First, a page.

FORTUNE Small Business:

The difference between an S-corp and LLC

An aspiring entrepreneur wonders which structure would better benefit his business.

Subscribe to Top Stories
google my aol my msn my yahoo! netvibes
Paste this link into your favorite RSS desktop reader
See all CNNMoney.com RSS FEEDS (close)

pen_and_paper.03.jpg
Ask FSB
Get small-business intelligence from the experts. Here's a chance for YOU to ask your pressing small-business questions, and FSB editors will help you get answers from the appropriate experts.
Your name:
* Your e-mail address:
* Your city:
* Your state:
* Your daytime phone #:
* Your questions:

(FORTUNE Small Business) -- Dear FSB: My friends and I often dream up ideas for small businesses. One question we can never seem to answer is whether we should incorporate as an LLC or an S-corp. What are the real differences between these two incorporation types? Are there tax benefits we should be aware of, or common pitfalls?

-Michael Bassik, Washington, D.C.

Dear Michael: A limited liability company (LLC) and an S corporation (S-corp) are completely different things, says David Sokolow, a distinguished senior lecturer at the University of Texas School of Law.

"An S-Corp is a misnomer; it's not a form of business," he says.

Rather, it's a tax status. S-corp refers to Subchapter S of the IRS code, which says that if a corporation can meet all the requirements, it can be taxed in the same way as a partnership.

"Traditionally, a partnership form gave you pass-through taxation, i.e., the opportunity to not be taxed twice, which is what you wanted," Sokolow says. "Partnerships don't pay separate income tax, so they're only taxed once. Today, you can achieve the same sort of thing with an LLC."

Both LLCs and companies with S-corp status provide owners with limited liability protection. S-corp status "just says that if you jump through certain hoops, you'll be taxed the same way a partnership is," says Sokolow. There are restrictions: for example, you can't have more than 100 shareholders.

However, if you're an LLC, "there are no hoops to jump through," Sokolow says. "You can choose how you want to be taxed. You just say 'I want to be taxed as a partnership."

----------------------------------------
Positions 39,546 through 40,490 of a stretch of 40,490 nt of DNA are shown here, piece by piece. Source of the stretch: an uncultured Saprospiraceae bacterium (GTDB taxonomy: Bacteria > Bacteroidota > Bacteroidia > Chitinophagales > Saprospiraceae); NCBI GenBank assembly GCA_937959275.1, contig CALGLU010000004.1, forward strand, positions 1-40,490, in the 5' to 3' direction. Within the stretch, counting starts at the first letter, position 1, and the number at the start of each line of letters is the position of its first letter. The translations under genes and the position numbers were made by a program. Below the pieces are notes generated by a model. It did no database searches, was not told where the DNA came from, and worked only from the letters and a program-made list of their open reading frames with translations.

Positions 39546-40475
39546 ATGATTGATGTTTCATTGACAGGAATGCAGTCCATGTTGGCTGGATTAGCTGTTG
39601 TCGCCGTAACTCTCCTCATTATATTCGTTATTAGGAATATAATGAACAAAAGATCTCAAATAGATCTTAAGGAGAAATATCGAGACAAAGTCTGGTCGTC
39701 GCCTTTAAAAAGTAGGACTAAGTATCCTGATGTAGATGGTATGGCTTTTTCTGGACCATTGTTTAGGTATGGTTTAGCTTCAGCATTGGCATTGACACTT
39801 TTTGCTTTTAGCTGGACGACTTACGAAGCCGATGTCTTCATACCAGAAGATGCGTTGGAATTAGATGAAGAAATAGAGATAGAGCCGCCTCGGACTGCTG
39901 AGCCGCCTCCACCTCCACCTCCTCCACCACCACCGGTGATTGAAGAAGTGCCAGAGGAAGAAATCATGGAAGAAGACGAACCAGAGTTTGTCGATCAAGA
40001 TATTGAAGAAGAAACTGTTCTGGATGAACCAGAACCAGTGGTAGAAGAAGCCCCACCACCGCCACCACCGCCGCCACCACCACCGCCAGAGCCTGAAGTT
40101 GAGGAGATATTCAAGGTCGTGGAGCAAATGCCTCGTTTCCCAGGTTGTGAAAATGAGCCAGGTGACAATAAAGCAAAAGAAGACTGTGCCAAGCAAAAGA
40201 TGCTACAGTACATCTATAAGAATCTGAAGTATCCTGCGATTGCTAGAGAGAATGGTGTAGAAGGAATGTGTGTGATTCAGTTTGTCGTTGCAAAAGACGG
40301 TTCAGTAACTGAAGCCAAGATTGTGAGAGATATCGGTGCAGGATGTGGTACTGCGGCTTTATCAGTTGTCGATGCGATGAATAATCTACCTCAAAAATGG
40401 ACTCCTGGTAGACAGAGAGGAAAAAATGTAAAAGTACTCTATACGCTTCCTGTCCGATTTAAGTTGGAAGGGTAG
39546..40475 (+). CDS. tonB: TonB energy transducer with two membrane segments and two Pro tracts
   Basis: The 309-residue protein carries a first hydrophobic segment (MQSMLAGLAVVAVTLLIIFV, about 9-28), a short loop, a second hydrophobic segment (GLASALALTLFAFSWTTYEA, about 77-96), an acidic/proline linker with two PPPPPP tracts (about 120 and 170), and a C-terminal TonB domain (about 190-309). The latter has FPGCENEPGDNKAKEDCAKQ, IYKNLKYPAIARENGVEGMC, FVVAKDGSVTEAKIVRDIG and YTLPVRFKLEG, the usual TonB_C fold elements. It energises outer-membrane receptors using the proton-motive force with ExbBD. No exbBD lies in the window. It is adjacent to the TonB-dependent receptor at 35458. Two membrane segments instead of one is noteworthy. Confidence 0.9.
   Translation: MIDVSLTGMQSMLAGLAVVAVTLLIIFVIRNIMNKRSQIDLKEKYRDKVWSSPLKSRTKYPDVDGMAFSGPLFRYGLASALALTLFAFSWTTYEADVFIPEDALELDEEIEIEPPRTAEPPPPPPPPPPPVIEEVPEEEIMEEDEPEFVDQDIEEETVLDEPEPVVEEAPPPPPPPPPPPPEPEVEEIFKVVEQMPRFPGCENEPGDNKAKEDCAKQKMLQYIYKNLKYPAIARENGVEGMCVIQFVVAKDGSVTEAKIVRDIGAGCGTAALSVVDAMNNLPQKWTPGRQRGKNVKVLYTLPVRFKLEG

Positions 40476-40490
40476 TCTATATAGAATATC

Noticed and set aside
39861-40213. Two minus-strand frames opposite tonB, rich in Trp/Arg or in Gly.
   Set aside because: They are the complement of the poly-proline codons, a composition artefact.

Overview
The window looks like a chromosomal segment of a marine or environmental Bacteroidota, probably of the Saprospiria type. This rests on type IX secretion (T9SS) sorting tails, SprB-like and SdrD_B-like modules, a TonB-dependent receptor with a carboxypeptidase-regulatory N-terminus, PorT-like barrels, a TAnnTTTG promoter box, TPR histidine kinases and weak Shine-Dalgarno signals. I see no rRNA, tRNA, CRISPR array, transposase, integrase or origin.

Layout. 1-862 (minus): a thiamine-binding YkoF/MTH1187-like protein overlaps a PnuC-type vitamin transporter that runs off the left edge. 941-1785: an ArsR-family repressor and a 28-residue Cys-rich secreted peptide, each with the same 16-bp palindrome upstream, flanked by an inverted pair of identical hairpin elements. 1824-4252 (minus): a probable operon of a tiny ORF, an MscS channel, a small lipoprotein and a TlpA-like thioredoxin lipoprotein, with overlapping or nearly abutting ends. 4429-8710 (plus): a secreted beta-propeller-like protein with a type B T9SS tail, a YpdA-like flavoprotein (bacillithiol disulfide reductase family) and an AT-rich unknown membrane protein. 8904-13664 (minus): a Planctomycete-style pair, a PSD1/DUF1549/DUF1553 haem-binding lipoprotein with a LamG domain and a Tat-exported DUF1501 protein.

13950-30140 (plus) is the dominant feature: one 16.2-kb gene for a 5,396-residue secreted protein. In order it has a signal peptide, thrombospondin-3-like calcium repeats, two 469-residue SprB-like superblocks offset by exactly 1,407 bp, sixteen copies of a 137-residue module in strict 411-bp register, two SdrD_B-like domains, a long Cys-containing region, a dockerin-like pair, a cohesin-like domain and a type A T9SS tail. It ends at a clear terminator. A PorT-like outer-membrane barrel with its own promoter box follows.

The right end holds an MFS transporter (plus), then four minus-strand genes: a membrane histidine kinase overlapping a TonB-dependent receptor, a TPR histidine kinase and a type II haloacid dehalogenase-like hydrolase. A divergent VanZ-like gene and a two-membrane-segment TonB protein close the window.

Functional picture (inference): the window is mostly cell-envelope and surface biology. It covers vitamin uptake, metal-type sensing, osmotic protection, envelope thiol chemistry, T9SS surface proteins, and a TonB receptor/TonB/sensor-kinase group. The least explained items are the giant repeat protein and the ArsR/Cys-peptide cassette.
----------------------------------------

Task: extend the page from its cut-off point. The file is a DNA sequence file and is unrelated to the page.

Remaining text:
That way, you enjoy the tax benefits without all the regulations involved in S-corps. The biggest pitfall may be thinking you need S-corp status when, in fact, you can get all the benefits you're looking for from an LLC.

"S-Corp regulations are very detailed and very complicated," says Sokolow. "You don't want to deal with them if you don't have to. That's why the LLC is the form of choice today. Most people starting a small business are going to form an LLC." To top of page

Did you opt for an LLC? Tell us what you recommend.
Photo Galleries
Here are the 20 most ticketed cars in America The racy Subaru WRX tops the list, but some of the other ticket magnets will surprise you. More
Lamborghini to unveil 910 horsepower plug-in hybrid The Lamborghini Asterion concept car will have a V10 engine and three electric motors. More
The weapons of The Walking Dead Zombies are fiction, but the weapons on The Walking Dead are real. More
Market indexes are shown in real time, except for the DJIA, which is delayed by two minutes. All times are ET. Disclaimer Morningstar: © 2014 Morningstar, Inc. All Rights Reserved. Disclaimer The Dow Jones IndexesSM are proprietary to and distributed by Dow Jones & Company, Inc. and have been licensed for use. All content of the Dow Jones IndexesSM © 2014 is proprietary to Dow Jones & Company, Inc. Chicago Mercantile Association. The market data is the property of Chicago Mercantile Exchange Inc. and its licensors. All rights reserved. FactSet Research Systems Inc. 2014. All rights reserved. Most stock quote data provided by BATS.
Market indexes are shown in real time, except for the DJIA, which is delayed by two minutes. All times are ET. Disclaimer Morningstar: © 2014 Morningstar, Inc. All Rights Reserved. Disclaimer The Dow Jones IndexesSM are proprietary to and distributed by Dow Jones & Company, Inc. and have been licensed for use. All content of the Dow Jones IndexesSM © 2014 is proprietary to Dow Jones & Company, Inc. Chicago Mercantile Association. The market data is the property of Chicago Mercantile Exchange Inc. and its licensors. All rights reserved. FactSet Research Systems Inc. 2014. All rights reserved. Most stock quote data provided by BATS.